BOSTON (SHNS) – After spending nearly two months at loggerheads, there’s a chance top Democrats reach a breakthrough on their stalled economic development and tax relief bill ahead of the Nov. 8 election, at least in Gov. Charlie Baker’s view.

Baker said Thursday that he thinks a compromise version of the unanimously-approved-and-then-frozen legislation will likely emerge “sometime in the next couple of weeks,” which could put it in play before voters head to the polls with all 200 seats in the Legislature up for election.

“The timeframe people talked about previously was the end of October. The end of October, obviously, is this week, unless you want to count Halloween (on Monday),” Baker said in an interview on GBH’s “Boston Public Radio.” “It’s probably going to be sometime in the next couple of weeks that we’ll probably see that bill.”

Both branches approved bills containing more than $4 billion to supercharge the state economy and deliver one-time and permanent tax relief for seniors, renters, caregivers and other Bay Staters, but top Democrats iced their plans after realizing the state must return nearly $3 billion in excess tax revenue and since late July have not been able to agree on a path forward. Baker said he is unsure “exactly what’s going to be in” the final economic development bill.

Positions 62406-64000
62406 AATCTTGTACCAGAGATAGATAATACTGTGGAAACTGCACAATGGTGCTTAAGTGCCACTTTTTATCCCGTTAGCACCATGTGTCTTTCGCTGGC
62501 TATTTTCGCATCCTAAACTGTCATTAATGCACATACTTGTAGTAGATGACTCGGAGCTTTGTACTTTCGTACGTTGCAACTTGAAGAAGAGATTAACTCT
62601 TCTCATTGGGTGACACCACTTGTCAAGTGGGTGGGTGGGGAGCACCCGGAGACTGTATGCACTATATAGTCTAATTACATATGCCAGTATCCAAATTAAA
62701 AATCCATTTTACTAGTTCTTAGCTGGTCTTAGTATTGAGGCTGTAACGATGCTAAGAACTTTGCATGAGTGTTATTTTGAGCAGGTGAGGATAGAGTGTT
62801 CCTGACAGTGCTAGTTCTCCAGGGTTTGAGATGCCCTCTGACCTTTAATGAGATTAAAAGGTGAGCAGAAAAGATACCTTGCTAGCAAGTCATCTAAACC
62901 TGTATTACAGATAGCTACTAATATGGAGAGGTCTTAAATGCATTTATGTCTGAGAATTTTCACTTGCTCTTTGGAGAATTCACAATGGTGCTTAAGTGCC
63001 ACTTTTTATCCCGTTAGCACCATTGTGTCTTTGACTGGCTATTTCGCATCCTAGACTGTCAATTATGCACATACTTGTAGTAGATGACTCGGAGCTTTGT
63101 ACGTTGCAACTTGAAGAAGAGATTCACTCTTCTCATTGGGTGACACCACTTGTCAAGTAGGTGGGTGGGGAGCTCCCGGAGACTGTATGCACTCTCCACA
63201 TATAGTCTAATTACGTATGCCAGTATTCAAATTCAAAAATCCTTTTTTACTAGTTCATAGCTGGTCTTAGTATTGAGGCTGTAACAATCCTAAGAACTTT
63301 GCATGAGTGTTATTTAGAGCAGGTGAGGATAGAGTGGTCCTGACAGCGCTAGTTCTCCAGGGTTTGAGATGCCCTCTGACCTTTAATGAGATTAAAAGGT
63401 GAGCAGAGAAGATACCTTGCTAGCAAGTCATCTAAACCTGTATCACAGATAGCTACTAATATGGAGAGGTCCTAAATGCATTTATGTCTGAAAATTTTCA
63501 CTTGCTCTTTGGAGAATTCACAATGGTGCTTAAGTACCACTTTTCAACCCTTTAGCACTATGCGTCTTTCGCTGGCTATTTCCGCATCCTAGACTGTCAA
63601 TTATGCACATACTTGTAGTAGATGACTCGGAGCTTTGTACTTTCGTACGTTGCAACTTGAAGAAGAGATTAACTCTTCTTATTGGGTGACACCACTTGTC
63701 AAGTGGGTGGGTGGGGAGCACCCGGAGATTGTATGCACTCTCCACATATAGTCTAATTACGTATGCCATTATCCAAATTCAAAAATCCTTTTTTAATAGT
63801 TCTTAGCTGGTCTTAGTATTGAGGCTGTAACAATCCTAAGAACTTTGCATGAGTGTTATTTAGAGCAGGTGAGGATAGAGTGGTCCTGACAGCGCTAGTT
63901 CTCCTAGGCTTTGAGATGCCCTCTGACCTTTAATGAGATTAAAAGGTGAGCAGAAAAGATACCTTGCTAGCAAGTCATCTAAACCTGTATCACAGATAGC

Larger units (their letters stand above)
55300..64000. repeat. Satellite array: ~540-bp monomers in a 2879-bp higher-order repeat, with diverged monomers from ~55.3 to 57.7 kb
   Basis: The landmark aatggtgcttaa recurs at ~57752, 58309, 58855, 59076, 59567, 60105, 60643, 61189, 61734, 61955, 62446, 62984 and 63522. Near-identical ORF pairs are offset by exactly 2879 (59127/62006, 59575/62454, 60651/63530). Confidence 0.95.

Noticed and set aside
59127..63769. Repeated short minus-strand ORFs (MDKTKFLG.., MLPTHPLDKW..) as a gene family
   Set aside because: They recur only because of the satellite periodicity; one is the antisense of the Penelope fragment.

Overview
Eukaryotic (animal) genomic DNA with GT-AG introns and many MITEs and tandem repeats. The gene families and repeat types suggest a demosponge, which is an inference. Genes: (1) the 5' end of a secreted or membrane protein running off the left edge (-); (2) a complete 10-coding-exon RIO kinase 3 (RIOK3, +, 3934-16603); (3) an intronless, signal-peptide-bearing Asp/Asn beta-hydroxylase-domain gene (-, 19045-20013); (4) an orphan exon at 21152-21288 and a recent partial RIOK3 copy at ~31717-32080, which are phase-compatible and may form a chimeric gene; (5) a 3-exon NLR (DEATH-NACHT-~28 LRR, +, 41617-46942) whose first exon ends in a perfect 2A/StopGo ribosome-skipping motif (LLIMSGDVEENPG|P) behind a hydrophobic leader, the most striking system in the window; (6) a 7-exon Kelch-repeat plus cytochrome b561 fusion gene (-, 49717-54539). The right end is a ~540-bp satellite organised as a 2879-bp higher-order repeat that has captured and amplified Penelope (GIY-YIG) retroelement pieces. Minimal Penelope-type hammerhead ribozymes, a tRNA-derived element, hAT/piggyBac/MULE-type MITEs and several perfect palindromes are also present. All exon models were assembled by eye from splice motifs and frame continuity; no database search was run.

He does not expect anything that would require a roll call vote — which under legislative rules can no longer take place until the new term starts in January — such as bond authorizations. Lawmakers also have not taken action on a supplemental budget Baker filed Aug. 31 to close the books on fiscal year 2022, which appears likely to force Comptroller William McNamara to miss his own Oct. 31 financial reporting deadline.

The Republican governor said he expects to receive that bill, too, adding that Democrat legislative leaders told him they are “feeling pretty good about the conversations” taking place. “Isn’t it going to be great when you don’t have to be nice to them starting in January?” asked host Jim Braude. “Generally speaking, my strategy is just to be nice most of the time, Jim,” Baker replied.